EPA Guidance on Method 202 and Recovery Blanks for CPM

EPA Guidance on Method 202 and Recovery Blanks for CPMOn April 8th, 2014, in response to feedback from industry owners, operators, and the NCASI Institute, the US EPA released a memorandum providing interim guidance on the treatment of Condensable Particulate Matter (CPM) test results, and expressed the intention to review and potentially revise the EPA Method 202 used to obtain CPM during a stack test.

At issue is the fear of owners and operators of overestimate of CPM emissions, due to the stringent field train recovery blank correction requirements. The method has many chances for contamination, in the chemicals, equipment, and sample containers that are used to sample, collect, and transport the samples to laboratories for weighing and analysis. This contamination can lead to the overestimation of CPM emissions in the stack, which can result in more stringent permit and operating requirements for a facility, particular in regards to Prevention of Significant Deterioration (PSD) and Nonattainment New Source Review (NSR) permitting programs.

A Field Train Recovery Blank is a part of the sampling method that enables the stack testing firm to determine a base-line for contamination of the actual emissions from the stack. During a standard test series, typically consisting of three (3) 60-minute test runs, a sampling train is set up to perform the blank after either run one or run two. The train is set up in exactly the same manner and procedure as the actual test runs, and is run for the same period of time as the actual test runs, with the exception that the train is not placed into the stack, and so is not grabbing an actual emission sample. The collected sample is labeled as a blank, and analyzed along with the other collected samples. The analysis of the blank sample provides the level of contamination in the sampling train, and the stack testing firm corrects the numbers from the actual test runs to account for this contamination.

However, under the existing rules the Testing Firm was only able to correct up to 2.0mg, even if the blank showed level of contamination higher than that upper limit, and that upper limit was the point of contention that NCASI and Industry Representatives requested action on. Upon reviewing the data presented by all parties, the EPA has agreed that a higher upper limit for blank correction is warranted, and has expressed that, in the interim, Stack Testing firms may use values as high as 5.1mg to be used in the corrections for the calculation of CPM. This is, of course, only if the blank shows readings of up to this amount – if the blank readings are lower, then the actual value will be used.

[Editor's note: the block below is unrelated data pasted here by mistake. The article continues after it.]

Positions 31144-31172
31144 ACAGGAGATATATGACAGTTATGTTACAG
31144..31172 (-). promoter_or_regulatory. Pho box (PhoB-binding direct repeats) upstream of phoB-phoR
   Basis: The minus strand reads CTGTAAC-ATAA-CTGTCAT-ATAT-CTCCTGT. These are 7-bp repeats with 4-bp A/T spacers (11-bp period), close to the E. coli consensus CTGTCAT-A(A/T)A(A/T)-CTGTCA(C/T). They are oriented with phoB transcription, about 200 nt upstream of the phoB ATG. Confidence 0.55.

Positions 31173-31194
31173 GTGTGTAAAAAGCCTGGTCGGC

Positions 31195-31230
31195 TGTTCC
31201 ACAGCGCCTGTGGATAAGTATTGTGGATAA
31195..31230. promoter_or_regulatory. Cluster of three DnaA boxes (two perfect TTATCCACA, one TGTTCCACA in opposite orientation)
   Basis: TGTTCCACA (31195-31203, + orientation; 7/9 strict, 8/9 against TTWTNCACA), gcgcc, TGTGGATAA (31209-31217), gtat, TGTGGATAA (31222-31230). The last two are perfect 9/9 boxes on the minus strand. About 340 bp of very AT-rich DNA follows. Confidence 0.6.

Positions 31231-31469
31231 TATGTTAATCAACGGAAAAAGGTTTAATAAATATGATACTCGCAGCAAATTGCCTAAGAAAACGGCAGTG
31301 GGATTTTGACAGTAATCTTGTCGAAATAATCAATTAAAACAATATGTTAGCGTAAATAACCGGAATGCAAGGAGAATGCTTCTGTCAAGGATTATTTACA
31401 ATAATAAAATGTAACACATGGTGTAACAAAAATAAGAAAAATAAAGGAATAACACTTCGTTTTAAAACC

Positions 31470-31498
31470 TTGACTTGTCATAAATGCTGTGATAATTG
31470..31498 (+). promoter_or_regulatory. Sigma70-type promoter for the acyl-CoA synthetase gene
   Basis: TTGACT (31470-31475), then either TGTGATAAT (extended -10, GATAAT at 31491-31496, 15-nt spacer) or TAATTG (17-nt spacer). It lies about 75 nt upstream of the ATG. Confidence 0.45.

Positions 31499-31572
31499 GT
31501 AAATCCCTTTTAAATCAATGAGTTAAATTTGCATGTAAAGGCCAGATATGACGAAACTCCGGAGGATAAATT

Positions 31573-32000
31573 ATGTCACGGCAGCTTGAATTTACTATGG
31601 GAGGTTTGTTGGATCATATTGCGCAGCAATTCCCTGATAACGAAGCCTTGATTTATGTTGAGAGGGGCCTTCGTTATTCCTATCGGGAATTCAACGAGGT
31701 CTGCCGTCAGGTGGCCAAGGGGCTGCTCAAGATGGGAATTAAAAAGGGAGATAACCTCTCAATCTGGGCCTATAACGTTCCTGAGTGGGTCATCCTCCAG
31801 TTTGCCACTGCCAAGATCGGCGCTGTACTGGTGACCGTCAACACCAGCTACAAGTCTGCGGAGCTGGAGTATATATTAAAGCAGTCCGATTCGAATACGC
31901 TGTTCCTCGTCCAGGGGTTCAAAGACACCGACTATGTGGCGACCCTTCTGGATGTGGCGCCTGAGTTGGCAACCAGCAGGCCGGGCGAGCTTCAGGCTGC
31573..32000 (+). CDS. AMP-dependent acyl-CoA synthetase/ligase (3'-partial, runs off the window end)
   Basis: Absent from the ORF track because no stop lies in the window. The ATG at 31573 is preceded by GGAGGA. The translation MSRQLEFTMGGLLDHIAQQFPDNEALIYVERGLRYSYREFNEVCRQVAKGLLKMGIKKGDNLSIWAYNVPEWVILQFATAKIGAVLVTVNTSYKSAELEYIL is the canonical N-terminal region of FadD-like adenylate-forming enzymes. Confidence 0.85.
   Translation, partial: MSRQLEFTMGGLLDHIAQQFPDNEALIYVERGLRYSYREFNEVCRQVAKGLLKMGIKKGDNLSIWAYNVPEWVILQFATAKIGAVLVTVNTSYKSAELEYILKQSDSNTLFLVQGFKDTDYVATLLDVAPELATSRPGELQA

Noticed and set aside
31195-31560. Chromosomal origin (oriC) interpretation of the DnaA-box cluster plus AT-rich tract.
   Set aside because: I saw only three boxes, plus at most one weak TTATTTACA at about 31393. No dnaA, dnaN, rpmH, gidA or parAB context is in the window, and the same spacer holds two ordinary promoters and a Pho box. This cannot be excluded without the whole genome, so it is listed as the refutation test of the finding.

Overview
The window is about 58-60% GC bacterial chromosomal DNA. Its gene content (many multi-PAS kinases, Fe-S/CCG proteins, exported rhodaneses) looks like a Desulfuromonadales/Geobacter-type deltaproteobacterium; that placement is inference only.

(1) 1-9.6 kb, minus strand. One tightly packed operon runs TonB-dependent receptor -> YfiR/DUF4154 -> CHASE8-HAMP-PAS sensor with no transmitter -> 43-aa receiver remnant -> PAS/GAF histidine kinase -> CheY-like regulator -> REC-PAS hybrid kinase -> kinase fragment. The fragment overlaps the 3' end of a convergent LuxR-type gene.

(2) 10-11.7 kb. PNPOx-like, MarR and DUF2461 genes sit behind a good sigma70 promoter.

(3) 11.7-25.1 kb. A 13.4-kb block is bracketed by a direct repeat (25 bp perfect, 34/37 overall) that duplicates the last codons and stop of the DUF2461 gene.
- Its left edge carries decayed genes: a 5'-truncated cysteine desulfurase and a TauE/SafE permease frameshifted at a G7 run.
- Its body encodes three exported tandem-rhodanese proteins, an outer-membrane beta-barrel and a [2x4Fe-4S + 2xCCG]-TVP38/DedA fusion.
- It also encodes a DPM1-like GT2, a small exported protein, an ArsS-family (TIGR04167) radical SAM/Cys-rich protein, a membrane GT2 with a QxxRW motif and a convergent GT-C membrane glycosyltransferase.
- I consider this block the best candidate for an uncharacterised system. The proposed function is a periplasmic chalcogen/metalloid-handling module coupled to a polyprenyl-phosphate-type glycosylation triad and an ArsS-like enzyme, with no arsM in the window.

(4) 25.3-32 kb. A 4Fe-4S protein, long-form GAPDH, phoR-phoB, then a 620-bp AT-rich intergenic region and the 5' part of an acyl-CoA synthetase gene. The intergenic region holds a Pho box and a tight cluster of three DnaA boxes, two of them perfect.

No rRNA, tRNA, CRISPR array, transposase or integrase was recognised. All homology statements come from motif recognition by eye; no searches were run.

This solution is only for the interim, while EPA researches the issue. Should EPA feel that the research warrants a revision of the entire Method, that will occur, but in the meantime this action will potentially have real impact on facilities controlled and permitted for particulate matter emissions. In order to achieve the best results for you and your facility, a knowledgeable and experienced stack testing partner, up to date on all news and requirements in the federal and state regulatory bodies, is invaluable.

If you require emissions testing for PM, CPM, or any other regulated pollutants, give ESS a call today at (910) 799-1055.

Related Posts:
Overcoming the Stack Testing Challenges of PM and Method 201a
Compliance Stack Testing and Audit Sample Requirements
EPA Proposal – Carbon Pollution Standards for New Power Plants

Brian Mellor About Brian Mellor

Brian Mellor works with Environmental Source Samplers, Inc. (ESS), an environmental consulting firm specializing in stack testing, CEMS Testing, and EPA air emissions compliance.

ESS has conducted international stack testing projects at Johnson Atoll, in the Philippines, the Dominican Republic, Hong Kong, and various parts of Europe. If you need a team that will do your international job with efficiency and effectiveness, call ESS at (910) 799-1055 or visit www.ESSKnowsAir.com.